Sustaining The Kaantabay sa Kauswagan Program

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Presentation of the University of British Columbia (UBC) Social Housing Group on June 7, 2007 at the Bicol Science and Technology Centrum, Naga City, in conjunction with their Naga Planning Studio Course.

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Sustaining The Kaantabay sa Kauswagan Program

  1. 1. Sustaining the Kaantabay sa Kauswagan Program in Naga City Strengths, Challenges and Recommendations Allison Jones & Lang Lang UBC School of Community and Regional Planning Naga Planning Studio Course June 7, 2007
  2. 2. Presentation Agenda • Kaantabay sa Kauswagan • Challenges to Sustainability • Research Findings • Case Studies • Recommendations
  3. 3. What is Kaantabay sa Kauswagan ? • Social housing progam • Initiated by Urban Poor Associations • Established in 1997 • Pro poor tenure security policy
  4. 4. The Strengths of Kaantabay • Avoids displacement • Pursues on site and resettlement land acquisitions • Negotiates with landowners • Prioritizes most vulnerable
  5. 5. Urban Poor Settlement Locations
  6. 6. Multisectoral Program • Partnerships •NGOs •National Housing Agencies •World Bank •NCUPF •Bgy Associations
  7. 7. The Challenges for Sustainability 1. Cost Recovery Figure 1: Rate of Partial, Full, and None Payment comparison between on site and off site 45% 41% 41% 40% 35% 28% 30% 26% rate 25% 20% 17% 20% 16% 12% 15% Rat e of Ful l , Par t i al , and None 10% Pai d Househol ds 5% 0% PARTIAL NONE FULL N.A. N. A. 22% O si t e n O f si t e f PARTI AL 37% FULL 17% NONE 24% PARTI AL NONE FULL N. A.
  8. 8. The Challenges for Sustainability 2. Reselling and Gentrification in Beneficiary Areas
  9. 9. The Challenges for Sustainability 3. Expansion of the social housing program • Growing population • Increasing land price • Limited government resources
  10. 10. The Challenges for Sustainability 4. Institutional Barriers • Administration of collection system • Housing Policy and Implementation Disconnect • Limited Funding Streams • Bayadnihan under- resourced
  11. 11. Findings from Interviews Many positive changes have taken place 1. in the lives of beneficiaries. 2. Livelihood difficulty is the key reason for delaying repayment and reselling.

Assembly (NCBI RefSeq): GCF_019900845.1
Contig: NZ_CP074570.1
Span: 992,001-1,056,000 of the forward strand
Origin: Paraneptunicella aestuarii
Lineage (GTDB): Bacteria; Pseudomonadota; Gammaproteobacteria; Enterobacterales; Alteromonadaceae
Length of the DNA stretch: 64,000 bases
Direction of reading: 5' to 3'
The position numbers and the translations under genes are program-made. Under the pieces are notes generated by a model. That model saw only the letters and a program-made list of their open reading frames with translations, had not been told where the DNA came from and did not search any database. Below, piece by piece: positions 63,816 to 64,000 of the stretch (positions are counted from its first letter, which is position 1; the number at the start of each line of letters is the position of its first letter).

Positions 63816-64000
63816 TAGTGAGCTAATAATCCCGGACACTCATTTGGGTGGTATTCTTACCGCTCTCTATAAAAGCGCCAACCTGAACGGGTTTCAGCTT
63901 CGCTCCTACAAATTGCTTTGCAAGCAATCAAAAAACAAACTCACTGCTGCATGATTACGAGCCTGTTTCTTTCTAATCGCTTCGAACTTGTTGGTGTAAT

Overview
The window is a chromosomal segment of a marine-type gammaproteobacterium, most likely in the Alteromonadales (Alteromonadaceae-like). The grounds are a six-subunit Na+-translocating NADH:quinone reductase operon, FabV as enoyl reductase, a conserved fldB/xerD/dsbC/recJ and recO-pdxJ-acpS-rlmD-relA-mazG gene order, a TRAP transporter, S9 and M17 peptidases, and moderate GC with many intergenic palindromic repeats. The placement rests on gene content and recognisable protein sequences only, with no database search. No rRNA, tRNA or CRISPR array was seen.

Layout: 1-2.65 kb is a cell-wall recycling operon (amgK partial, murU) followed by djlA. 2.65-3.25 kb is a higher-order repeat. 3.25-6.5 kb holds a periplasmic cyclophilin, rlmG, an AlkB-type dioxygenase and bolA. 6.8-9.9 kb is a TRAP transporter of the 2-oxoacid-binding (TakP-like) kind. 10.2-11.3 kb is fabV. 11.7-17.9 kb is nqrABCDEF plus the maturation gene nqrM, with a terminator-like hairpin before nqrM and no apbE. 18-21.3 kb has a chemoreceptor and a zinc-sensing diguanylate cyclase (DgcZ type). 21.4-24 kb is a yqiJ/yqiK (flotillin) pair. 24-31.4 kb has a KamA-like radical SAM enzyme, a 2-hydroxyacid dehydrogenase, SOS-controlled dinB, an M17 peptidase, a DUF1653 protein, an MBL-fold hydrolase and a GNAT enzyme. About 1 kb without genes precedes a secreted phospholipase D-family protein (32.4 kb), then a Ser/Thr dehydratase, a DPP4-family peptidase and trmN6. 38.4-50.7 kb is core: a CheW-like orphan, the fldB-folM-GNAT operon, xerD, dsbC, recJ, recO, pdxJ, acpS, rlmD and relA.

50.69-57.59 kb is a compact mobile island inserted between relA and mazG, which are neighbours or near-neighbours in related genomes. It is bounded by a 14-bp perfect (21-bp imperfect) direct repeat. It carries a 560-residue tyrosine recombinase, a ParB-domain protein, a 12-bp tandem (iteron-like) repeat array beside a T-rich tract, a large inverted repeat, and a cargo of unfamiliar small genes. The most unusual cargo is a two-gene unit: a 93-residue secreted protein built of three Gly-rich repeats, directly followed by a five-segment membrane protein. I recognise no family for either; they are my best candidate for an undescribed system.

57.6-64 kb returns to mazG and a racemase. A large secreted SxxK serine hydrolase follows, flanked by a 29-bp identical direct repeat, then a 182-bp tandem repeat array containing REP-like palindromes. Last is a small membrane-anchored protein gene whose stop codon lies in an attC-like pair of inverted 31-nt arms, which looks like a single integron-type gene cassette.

12. 12. Findings from Interviews 3. Multi-layered “social preparation” is needed. • Job training • Financial management • Ownership management
  13. 13. Findings from Interviews 4.Controversial views of possible changes in program management • Localization of repayment collection • USUFRUCT • Cooperative ownership • Using repayment as community development fund
  14. 14. Case Study 1: Community Contribution Ilo, Peru Resources for new resettlements • Similar context: rapid population growth, trust in government, social housing priority • Multisectoral partnerships: Community management committees, NGO’s and local gov’t • Homelot preparation is jointly finance and managed • Varied funding strategies • Beneficiaries pay cost of urban servicing • Community investment at the front end
  15. 15. Ilo, Peru: Shared Participation
  16. 16. Ilo, Peru Applicability to Naga • Strong barangay associations • Culture of Bayanihan • Precedent examples
  17. 17. Case Study 2: Woodward’s Redevelopment Vancouver, Canada New Resources for Social Housing Expansion • Revitalization catalyst • Private public partnership 200 social housing units 500 market rate units • Financially self sustaining • Provides employment opportunities for residents
  18. 18. Vancouver, Canada C Applicability to Naga • 20% set aside requirement • Local ordinance support • Land Use Plan
  19. 19. Case Study 3: Community Land Trust Voi, Kenya Preventing reselling Strengths • Community ownership prevents reselling land • Individual right to use, sell improvement and pass on to children • Collective accessibility of capital
  20. 20. Voi, Kenya Applicability to Naga • Similar social conditions • Strong community organization • Pro-poor policy • Experience of Community Mortgage
  21. 21. Case Study 4: Micro-financing, Payatas, Metro Manila Saving schemes to improve repayment rate Strengths • Saving schemes • Opportunity for the poor to access small-scale loan • NGO-initiated financing program, share responsibility with government • Self-financing, relieve financial burden of the government
  22. 22. Payatas, Metro Manila Applicability to Naga • Filipino context • Strong community organizations • Tradition of participation • Experience of Metro PESO micro-financing program
  23. 23. Recommendations • Improve implementation of “social preparation” programs Certification Leadership Development Ongoing Support Targets Information Transfer Comprehensive
  24. 24. Recommendations • Increase efficiency in Kaantabay program administration Bridge the Gap Revise Incentives Modify Devolve Collection Enforce Document Diversify Options Consult
  25. 25. Recommendations • Open conduits to new funding sources Private Sector Public Private Partnerships Barangay Contributions Microfinance National Funding
  26. 26. Recommendations • Adopt a comprehensive, integrated approach Livelihood Transportation Nutrition and Urban Agriculture Gender Equity Education Youth Development
  27. 27. Salamat…thank you, Naga!

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